Peter, James and John witnessed their Master transformed before their eyes. Jesus was standing radiantly with two Old Testament heroes, Abraham and Elijah. Peter, feeling the need to say something as usual, offers some classic Jewish hospitality to the glorious guests. It’s clear that Peter and the rest had no idea what was really happening here. I find it somewhat humorous that Peter’s talking is interrupted by the thundering voice of God which seemingly ignores Peter’s offer of hospitality.
After being calmed down from being scared out of their minds, the disciples headed back down the mountain with Jesus. No doubt Peter was thinking, “Andrew is gonna flip when I tell Him what happened!” But Jesus told His disciples not to tell anyone what they saw. Why?
The key is that Jesus said not to tell until He is resurrected. In Mark’s description, the disciples were confused at this and discussed with each other what Jesus rising from the dead might mean. They did not get it. A lot of what the disciples witnessed in Jesus’ ministry went right over their heads at the time. John mentions in his Gospel that they did not understand things at first, but when Jesus was glorified, they remembered everything that was said and comprehended with new eyes.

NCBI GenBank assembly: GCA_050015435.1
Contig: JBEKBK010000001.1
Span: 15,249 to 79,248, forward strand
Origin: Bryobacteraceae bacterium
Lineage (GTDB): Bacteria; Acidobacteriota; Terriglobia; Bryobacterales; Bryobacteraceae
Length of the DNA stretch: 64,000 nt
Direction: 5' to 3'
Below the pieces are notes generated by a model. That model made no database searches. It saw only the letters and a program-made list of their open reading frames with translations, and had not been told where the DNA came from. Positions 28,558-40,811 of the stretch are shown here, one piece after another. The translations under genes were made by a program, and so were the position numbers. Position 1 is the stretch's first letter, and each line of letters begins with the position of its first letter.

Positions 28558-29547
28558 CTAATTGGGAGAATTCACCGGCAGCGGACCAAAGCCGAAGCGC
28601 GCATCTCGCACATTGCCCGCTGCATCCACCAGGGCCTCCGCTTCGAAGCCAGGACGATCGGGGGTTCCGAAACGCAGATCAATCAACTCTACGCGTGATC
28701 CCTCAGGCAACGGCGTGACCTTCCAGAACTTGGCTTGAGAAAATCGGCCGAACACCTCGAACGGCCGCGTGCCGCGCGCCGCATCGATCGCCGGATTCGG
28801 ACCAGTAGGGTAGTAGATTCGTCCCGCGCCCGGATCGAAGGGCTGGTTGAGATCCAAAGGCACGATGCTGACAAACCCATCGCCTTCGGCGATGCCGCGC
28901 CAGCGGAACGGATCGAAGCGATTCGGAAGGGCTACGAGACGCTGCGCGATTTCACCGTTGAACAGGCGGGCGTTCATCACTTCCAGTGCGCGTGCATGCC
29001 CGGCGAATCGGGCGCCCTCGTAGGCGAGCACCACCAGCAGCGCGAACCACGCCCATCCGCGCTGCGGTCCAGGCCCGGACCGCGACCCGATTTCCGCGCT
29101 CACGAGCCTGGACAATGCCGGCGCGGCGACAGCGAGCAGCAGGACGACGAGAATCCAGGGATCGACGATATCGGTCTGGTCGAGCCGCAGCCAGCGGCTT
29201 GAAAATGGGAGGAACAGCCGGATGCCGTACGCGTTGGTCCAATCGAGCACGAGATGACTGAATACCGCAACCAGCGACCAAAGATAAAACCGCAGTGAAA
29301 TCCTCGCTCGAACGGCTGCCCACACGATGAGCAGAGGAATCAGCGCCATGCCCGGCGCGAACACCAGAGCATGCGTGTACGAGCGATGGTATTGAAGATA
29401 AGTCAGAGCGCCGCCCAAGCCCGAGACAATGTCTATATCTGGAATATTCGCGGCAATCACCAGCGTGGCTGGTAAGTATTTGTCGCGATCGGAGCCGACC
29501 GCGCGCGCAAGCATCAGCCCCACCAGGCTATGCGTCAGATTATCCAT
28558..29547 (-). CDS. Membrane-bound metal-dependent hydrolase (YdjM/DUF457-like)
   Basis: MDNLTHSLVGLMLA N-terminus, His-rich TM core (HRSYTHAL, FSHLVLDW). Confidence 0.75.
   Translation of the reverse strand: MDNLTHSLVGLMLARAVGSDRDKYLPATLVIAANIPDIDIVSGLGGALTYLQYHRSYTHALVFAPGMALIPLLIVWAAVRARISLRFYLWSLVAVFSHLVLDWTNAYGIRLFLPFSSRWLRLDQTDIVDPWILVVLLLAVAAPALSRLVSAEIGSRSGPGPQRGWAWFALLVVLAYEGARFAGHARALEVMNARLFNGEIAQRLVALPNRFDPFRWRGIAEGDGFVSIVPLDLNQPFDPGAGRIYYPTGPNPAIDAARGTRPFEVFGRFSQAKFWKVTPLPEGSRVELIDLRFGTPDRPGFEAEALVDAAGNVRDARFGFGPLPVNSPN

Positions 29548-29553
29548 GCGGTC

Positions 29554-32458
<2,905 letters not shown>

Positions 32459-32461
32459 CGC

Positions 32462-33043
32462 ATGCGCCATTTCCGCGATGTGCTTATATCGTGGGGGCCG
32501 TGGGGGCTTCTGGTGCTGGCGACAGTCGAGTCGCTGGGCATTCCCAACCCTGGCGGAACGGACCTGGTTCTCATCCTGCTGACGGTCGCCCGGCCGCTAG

Jesus appearing with Abraham and Elijah was reassurance that the Old Testament promises of a saving Messiah were coming true. Most believed that the Messiah would be a fierce warrior, though, who would come to conquer Rome and set up a kingdom for Israel. If the disciples told people of the experience they had, this would have just heightened the madness and misunderstanding of what Jesus came to do. Jesus came to seek and save the lost. He was not a political activist; His kingdom is not of this world. He came to die for the world and in so doing conquered death itself.
What misconceptions of Jesus do we entertain in our minds? We may not say it, but we may feel like Jesus is obligated to bless us. We may not say it, but we may act like Jesus needs us to contribute to our salvation. We may not say it, but we may believe that Jesus is uninvolved or ineffective in our lives.
Stamp out the lies Satan tells you with truth from God’s Word!
 Robert L. Thomas and Stanley N. Gundry, A Harmony of the Gospels